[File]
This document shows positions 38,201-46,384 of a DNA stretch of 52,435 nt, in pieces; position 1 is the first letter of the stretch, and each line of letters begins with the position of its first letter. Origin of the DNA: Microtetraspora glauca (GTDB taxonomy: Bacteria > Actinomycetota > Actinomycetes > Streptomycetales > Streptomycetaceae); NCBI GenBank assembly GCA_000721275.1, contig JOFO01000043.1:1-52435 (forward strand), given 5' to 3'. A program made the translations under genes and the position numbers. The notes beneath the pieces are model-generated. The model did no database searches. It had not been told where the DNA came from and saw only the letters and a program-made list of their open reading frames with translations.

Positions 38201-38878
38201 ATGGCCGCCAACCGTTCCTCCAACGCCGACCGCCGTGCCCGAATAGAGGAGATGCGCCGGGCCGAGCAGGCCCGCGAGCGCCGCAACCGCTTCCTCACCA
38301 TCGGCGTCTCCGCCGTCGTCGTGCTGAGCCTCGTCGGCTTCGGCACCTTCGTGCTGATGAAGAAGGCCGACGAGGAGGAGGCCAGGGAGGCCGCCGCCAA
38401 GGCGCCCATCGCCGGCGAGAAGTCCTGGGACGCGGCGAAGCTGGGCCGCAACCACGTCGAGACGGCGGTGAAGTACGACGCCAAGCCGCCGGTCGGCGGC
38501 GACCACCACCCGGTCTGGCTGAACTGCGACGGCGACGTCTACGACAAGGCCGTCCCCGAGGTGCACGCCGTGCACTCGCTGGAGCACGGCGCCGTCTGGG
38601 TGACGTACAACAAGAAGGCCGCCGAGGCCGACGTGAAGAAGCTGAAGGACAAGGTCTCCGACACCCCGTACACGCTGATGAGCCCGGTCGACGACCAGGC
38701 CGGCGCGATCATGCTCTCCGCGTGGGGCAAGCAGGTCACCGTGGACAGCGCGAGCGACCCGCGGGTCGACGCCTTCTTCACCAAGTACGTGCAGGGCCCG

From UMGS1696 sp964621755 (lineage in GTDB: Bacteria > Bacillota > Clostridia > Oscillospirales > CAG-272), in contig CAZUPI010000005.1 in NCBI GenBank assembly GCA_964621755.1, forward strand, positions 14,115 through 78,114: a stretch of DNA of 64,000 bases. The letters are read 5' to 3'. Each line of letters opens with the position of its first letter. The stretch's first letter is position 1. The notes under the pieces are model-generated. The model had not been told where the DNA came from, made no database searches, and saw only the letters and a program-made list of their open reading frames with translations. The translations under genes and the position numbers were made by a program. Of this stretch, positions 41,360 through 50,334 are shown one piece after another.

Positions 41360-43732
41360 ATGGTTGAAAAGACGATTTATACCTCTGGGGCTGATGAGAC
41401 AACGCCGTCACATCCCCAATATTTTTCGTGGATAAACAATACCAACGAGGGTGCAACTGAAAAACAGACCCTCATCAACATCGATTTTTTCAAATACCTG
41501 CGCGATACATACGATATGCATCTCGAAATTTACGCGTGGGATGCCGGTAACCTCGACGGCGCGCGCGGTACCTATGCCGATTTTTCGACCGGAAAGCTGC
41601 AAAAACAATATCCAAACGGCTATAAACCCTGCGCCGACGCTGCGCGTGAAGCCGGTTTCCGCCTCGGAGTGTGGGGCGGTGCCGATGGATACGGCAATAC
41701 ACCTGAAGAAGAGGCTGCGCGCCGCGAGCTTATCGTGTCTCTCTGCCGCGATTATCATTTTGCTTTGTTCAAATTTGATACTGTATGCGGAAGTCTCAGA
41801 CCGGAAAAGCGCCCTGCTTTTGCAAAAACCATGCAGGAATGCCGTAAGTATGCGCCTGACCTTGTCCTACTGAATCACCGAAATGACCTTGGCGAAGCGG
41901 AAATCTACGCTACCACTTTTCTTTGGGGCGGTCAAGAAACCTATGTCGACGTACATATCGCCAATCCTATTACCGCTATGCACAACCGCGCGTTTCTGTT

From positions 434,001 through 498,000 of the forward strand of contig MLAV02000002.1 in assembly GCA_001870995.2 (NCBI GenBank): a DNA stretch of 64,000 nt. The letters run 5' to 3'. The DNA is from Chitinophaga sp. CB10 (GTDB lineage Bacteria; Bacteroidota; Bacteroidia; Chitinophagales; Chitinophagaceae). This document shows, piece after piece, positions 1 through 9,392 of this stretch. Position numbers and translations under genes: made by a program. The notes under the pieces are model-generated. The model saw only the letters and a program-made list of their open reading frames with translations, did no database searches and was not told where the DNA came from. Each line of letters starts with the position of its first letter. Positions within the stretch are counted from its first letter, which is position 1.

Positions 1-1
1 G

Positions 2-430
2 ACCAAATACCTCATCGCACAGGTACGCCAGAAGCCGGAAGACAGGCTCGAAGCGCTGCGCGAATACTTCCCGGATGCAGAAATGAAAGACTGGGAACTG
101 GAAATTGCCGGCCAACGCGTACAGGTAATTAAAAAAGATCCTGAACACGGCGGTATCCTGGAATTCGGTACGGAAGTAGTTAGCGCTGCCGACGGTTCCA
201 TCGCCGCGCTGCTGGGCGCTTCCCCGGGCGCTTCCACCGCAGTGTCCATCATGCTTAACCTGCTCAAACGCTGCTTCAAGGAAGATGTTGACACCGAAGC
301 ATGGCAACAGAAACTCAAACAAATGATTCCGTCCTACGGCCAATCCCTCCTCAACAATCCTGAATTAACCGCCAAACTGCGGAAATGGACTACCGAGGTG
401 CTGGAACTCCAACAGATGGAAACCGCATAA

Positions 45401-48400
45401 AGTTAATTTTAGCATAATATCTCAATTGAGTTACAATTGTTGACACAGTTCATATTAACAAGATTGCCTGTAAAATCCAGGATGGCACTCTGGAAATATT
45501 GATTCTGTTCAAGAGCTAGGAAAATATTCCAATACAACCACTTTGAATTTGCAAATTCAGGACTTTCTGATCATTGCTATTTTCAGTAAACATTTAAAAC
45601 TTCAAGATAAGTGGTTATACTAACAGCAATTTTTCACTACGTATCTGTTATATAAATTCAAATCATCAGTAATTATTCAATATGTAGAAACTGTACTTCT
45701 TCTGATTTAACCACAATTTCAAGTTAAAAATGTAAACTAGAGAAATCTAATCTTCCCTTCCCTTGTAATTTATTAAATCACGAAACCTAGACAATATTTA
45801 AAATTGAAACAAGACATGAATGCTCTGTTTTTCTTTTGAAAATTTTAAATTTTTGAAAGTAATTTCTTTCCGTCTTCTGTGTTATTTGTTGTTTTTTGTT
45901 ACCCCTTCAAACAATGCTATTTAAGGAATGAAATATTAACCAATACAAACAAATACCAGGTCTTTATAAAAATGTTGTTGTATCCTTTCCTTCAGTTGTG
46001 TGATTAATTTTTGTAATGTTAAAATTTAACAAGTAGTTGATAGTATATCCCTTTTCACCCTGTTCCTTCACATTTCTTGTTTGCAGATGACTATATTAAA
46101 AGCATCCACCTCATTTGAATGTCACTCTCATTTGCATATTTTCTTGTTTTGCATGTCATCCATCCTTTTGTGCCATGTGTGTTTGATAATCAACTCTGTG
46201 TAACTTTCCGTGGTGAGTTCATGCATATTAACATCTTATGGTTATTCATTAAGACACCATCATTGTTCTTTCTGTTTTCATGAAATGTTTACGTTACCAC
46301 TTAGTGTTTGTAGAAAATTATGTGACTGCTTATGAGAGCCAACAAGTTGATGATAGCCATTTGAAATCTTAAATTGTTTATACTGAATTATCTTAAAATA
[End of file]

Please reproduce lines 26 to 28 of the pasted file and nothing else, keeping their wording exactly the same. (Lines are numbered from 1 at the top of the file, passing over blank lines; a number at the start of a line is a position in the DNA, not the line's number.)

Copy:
401 CTGGAACTCCAACAGATGGAAACCGCATAA

Positions 45401-48400
45401 AGTTAATTTTAGCATAATATCTCAATTGAGTTACAATTGTTGACACAGTTCATATTAACAAGATTGCCTGTAAAATCCAGGATGGCACTCTGGAAATATT